Literature and the Environment

Professor: Michael Branch
Institution: n/a
Course Number: 4930-02

Course Description

In this course we will explore the vital relationship between American literature and environmental values, asking how changing literary interpretations of the land have influenced attitudes toward nonhuman nature. Why have American authors been so consistently concerned with and inspired by the idea of wilderness? How did our culture move from the Puritan notion of howling wilderness to the Transcendentalist vision of divine nature to contemporary nature writers’ concern with imperiled ecosystems, and what literary interpretations of nature will be likely in the future? After devoting two weeks to environmental themes in the work of seventeenth and eighteenth-century writers, the course will be devoted to a survey of nineteenth and twentieth-century authors whose work is deeply concerned with the environmental values which mediate the relationship between human and nonhuman nature. We will consider related issues such as the role of natural history in the development of American literary form, the evolution of the nature essay as a genre, the
place of environmental literature in the canon, the role of nature writing as a form of environmental activism, and the relationship between natural science, natural history, and environmental literature. As we explore such issues, we will also examine the merit of environmental literature as a historical, scientific, political, and literary form.

The course will encompass canonical American texts which demonstrate an abiding interest in nature (such as those by Emerson, Thoreau, Hemingway, and Faulkner) as well as classics by writers whose interest is more explicitly environmental (such as those by Muir, Austin, Leopold, and Abbey). Although this is a literature course, we will keep issues from environmental ethics and environmental history close at hand, and students will be invited to devote one paper to interdisciplinary work which links environmental questions to an area of their own interest.  Students will also be given the opportunity to try their hand at some nature writing of their own, and we will correspond with (and perhaps arrange a visit by) a few contemporary nature writers. Finally, it is hoped that we may work at least one field trip to the Everglades into our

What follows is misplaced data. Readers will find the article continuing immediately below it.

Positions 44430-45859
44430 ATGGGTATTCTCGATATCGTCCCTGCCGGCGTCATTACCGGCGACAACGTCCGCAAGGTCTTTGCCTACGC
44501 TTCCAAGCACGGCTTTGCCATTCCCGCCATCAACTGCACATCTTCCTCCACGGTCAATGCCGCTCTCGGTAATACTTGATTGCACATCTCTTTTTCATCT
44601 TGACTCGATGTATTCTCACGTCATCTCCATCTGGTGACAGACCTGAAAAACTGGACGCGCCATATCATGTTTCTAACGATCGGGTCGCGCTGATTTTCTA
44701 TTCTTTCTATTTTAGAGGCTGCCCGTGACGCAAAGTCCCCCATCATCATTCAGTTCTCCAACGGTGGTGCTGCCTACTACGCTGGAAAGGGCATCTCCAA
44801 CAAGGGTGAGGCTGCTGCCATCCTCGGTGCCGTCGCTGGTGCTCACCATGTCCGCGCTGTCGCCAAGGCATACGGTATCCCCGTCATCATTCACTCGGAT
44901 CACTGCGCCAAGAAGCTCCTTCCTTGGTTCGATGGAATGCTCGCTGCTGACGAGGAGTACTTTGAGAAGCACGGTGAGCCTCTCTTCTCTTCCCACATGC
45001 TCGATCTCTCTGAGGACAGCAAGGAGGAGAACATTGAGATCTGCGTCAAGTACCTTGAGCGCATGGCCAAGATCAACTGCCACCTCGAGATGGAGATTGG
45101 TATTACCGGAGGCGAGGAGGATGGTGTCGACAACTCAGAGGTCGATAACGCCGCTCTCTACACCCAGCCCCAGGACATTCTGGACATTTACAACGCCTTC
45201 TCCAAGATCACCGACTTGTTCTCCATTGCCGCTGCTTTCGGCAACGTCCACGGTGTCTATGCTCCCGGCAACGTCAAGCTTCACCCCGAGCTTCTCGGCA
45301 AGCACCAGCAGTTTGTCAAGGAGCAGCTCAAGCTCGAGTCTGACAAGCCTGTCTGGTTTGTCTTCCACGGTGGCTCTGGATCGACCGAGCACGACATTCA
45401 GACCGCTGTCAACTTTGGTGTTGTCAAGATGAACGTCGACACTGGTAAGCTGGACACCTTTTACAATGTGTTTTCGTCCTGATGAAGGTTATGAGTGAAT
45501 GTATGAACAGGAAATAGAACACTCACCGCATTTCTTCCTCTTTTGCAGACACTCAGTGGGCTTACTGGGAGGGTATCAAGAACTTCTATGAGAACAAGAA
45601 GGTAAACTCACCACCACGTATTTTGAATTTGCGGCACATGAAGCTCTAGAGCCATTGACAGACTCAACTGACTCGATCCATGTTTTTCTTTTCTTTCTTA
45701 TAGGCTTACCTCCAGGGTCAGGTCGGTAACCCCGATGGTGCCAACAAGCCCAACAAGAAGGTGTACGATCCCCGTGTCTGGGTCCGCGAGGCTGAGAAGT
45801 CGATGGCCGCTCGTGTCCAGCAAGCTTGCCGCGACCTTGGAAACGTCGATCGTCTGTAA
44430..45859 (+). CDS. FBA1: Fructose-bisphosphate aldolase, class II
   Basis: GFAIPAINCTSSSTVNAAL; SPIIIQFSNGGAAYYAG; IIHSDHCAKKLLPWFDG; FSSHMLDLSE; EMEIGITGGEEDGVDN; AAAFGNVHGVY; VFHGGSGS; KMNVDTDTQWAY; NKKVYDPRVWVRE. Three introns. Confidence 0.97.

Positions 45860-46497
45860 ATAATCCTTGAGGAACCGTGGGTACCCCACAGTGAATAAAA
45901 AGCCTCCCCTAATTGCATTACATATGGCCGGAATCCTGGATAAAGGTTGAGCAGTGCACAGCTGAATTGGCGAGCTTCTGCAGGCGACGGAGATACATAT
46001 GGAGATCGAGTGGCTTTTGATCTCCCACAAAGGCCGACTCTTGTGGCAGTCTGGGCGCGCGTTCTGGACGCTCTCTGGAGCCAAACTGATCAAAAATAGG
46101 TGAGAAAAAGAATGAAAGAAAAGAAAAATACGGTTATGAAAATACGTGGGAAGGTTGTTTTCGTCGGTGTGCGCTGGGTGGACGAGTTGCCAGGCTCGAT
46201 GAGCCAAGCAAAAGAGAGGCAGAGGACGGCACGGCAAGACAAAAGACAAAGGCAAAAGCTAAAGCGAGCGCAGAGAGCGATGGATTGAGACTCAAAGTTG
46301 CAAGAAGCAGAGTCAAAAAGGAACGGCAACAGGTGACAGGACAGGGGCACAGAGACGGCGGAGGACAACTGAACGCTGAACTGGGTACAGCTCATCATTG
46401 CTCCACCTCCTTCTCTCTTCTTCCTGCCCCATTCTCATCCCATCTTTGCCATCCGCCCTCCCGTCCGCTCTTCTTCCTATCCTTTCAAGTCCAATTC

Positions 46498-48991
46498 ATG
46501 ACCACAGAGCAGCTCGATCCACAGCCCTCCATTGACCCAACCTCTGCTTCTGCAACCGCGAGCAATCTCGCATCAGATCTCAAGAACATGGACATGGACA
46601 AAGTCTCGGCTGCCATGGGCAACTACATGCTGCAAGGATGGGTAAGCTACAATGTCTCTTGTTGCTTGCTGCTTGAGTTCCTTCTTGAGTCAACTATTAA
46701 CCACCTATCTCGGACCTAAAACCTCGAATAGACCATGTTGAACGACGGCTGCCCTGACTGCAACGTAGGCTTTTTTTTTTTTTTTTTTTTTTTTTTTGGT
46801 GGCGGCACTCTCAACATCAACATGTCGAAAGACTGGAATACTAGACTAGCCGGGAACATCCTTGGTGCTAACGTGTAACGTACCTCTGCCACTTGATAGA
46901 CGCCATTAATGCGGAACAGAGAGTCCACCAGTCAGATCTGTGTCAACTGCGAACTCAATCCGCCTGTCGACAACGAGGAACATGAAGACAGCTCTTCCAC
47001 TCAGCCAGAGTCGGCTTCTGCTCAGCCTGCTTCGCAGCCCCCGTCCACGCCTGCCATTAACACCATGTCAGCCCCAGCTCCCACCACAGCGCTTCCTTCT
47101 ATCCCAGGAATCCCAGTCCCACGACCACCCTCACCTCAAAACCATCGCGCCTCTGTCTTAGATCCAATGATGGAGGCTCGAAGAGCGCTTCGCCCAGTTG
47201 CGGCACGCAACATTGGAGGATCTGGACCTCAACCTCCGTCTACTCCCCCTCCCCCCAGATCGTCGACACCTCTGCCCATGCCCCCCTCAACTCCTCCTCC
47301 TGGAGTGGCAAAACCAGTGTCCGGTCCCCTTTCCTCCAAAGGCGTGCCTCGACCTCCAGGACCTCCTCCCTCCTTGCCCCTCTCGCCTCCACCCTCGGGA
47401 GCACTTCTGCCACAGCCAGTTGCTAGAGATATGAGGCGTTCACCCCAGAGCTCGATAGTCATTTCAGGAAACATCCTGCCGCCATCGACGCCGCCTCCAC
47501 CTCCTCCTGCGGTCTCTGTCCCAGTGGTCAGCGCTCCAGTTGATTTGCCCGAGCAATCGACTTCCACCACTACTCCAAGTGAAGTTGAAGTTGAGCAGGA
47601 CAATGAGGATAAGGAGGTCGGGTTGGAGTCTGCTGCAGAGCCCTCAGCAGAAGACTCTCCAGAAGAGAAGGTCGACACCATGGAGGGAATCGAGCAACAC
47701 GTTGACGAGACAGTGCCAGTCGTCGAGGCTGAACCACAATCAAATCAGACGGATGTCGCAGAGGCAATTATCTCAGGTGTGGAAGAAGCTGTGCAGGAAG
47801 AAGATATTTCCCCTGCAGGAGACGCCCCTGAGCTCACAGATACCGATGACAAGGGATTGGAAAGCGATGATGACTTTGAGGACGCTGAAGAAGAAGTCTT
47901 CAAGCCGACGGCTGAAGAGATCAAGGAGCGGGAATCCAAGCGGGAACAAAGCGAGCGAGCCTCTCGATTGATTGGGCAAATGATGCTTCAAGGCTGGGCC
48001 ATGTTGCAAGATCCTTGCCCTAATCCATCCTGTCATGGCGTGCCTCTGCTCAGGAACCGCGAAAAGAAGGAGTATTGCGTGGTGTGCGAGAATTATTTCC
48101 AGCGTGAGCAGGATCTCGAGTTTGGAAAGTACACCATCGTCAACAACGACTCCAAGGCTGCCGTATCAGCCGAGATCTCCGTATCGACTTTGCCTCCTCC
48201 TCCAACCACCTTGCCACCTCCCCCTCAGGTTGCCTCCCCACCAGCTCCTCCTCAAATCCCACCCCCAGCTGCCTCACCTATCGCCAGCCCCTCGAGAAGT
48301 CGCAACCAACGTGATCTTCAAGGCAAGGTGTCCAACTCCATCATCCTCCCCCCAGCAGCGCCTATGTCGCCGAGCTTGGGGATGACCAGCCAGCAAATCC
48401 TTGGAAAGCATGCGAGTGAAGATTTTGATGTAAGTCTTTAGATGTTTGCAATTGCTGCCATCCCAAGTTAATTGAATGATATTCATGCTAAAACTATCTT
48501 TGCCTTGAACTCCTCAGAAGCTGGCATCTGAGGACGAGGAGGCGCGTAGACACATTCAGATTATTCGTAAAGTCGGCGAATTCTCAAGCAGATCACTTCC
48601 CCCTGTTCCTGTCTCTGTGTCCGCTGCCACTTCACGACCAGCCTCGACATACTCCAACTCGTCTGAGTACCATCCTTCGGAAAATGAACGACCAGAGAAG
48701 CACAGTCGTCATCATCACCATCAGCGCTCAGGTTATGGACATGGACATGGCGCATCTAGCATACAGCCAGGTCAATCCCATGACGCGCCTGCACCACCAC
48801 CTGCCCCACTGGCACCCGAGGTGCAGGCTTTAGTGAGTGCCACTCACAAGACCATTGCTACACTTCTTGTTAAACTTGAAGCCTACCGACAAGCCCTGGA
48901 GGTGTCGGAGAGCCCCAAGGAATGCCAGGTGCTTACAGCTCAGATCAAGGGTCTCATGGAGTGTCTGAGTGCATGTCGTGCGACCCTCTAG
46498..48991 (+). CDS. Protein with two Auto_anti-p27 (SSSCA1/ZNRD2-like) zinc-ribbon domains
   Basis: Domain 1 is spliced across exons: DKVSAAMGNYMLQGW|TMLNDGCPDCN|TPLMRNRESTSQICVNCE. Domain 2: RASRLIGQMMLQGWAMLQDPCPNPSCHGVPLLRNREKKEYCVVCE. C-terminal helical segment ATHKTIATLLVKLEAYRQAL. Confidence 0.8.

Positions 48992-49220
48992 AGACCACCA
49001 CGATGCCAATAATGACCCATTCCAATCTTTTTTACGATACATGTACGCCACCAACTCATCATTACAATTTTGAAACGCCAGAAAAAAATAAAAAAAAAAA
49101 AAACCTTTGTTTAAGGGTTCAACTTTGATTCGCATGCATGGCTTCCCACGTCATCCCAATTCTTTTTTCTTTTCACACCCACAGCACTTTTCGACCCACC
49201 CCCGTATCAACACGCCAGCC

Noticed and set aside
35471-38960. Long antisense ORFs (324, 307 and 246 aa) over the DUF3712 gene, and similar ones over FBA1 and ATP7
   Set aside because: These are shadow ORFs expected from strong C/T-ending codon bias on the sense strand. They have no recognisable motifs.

LIT 4930-02: Literature and the Environnent
Fall, 1993

Michael Branch
Office: DM 466-B
Mailbox: English Dept. office, fourth floor DM
Office phone: 348-3935
Home phone: 386-6155
Office hours: TU and TH 12:30-1:30 and 3:30-4:30 (or by appointment)

Class Participation
This is your class and its success will depend largely upon the contribution of your ideas. At least some of each class meeting will be devoted to discussion, and your participation will be encouraged, provoked, and perhaps even inspired. Attend class actively, with your questions and ideas ready. I will try to end each class with some suggestions about what issues may be most important in our next discussion. I also hope that we will have an opportunity to take at least one field trip to the Everglades.

Length and due dates: We will write two essays, 7-8 pages each, which will be due at the beginning of class on October 26 and December 7.

Format: Papers should be typed, double-spaced, and have the pages numbered (and separated, if you use continuous paper). Please include your name, my name, the date, and a title. Your essays should be either double-
sided or printed on the reverse sides of previously used paper. It is not necessary to write out a “pledge” on your paper; in this class your name will constitute your pledge, and you will be held strictly accountable for the integrity of your work.

Topics: You will be free to write on any aspect of the reading that interests you. As we discuss the texts we will work together to identify potential paper topics, but you will devise your own angle of approach rather than selecting a topic from a list that reflects my interests. There will be an opportunity for interdisciplinary work, as well as a chance (optional) to try your hand at some nature writing of your own.

Literary criticism: You will not be required to use secondary sources – your own ideas are more important. If, however, you wish to use outside criticism to clarify your own argument or interpretation, you are welcome to do so. Beware mediocre criticism, and be sure to properly document all outside sources used.